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miliar to his earliest conceptions; and he expatiated in this element as in one most congenial to his nature.

After describing genius, and fixing on invention as its most suitable criterion, he proceeds to show the alliance between genius and fancy, judgment and sympathy. He then, in a rapid manner, describes the progress of genius, and illustrates the independence of rules, which it sometimes manifests, by the example of Shakspeare, Ossian, Ariosto, and Burns.

The influence of culture on genius naturally calls to the poet's mind the image of Edwin, and the various forms of excellence which genius is qualified to uphold leads him into an enumeration of celebrated names, in various departmens of prose and verse.

Some of the moral stimulants and effects of genius are next displayed; narrative is called in to the aid of precept, and the poem closes with a concise view of the progress of genius in different countries; Egypt, Greece, Italy, Britain, and America. To his na. tive country the poet is patriotically partial, and not only predicts her future eminence in literature, hut deems the progress she has already made by no means contemptible.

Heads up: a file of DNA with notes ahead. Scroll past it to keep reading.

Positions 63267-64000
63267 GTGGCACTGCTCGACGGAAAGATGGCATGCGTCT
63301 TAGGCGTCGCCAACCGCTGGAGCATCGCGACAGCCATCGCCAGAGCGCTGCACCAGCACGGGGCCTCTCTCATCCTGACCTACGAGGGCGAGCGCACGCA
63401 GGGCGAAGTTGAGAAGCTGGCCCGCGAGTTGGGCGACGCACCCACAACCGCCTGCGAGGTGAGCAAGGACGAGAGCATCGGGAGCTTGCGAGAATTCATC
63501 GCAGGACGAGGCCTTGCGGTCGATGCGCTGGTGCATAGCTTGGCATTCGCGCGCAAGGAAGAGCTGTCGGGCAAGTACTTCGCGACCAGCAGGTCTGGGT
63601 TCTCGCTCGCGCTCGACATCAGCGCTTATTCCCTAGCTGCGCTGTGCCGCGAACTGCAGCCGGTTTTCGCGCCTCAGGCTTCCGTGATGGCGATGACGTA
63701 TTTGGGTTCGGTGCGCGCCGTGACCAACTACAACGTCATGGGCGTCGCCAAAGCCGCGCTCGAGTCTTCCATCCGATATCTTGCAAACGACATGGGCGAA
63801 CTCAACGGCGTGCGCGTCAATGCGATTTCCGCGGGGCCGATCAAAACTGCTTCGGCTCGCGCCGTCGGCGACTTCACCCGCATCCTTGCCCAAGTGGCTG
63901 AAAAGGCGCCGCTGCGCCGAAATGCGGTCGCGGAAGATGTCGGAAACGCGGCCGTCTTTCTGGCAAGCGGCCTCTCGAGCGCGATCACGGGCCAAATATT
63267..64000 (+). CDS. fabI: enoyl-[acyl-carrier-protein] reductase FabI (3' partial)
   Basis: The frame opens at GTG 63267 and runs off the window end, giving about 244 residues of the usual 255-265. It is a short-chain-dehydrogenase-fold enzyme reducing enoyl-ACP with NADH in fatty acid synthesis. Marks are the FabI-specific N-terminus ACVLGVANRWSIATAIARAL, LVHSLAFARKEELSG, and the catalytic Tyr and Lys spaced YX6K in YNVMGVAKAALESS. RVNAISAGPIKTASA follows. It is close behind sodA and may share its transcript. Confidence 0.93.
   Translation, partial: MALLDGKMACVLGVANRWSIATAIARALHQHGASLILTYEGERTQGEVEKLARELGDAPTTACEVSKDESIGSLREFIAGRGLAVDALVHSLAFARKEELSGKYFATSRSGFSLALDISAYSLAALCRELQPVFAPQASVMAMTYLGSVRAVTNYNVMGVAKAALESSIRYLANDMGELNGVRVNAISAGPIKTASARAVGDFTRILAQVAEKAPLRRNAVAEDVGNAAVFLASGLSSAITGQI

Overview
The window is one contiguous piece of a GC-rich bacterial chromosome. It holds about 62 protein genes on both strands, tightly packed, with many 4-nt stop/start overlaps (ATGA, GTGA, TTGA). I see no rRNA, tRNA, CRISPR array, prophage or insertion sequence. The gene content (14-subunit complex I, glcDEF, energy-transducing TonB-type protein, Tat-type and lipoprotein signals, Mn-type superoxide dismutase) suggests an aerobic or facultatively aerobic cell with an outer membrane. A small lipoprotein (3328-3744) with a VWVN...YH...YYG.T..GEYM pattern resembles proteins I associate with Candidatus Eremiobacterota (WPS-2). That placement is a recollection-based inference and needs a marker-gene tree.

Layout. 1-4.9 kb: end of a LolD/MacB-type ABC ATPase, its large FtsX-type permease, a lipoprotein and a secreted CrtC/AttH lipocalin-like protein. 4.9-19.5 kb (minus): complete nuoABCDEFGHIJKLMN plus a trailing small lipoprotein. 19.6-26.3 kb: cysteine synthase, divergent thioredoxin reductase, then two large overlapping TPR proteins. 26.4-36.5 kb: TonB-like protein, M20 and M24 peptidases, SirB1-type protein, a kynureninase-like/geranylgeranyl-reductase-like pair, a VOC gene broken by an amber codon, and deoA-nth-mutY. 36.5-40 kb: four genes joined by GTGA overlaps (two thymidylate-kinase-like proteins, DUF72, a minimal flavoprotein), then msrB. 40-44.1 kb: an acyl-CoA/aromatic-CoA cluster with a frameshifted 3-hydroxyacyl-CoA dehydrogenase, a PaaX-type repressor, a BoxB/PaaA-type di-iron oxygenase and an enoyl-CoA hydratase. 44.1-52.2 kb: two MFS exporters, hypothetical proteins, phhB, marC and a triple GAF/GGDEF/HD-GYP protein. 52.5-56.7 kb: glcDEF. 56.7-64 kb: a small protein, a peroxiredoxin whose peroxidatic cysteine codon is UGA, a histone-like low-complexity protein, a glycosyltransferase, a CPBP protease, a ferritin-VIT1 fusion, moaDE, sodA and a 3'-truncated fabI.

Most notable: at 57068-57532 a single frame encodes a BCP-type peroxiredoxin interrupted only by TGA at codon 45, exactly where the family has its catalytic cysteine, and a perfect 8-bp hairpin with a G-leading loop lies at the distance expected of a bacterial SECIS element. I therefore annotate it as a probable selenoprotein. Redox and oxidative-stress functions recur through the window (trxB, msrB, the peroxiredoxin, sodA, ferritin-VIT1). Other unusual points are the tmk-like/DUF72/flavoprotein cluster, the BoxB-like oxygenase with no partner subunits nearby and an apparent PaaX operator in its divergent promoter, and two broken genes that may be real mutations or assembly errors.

The merit of this performance has received the best testimony of which merit of this kind is susceptible, in the approbation of the public. The work, in a few months after its first appearance, demanded a new edition, and it has been published in a very splendid style in Europe.

Several smaller pieces were published in the same volume with this poem, some of which have merit considerably above me. diocrity, and manifest a genius in the writer which only wanted the habits of reflection and revision to entitle him to a high rank in the fraternity of poets.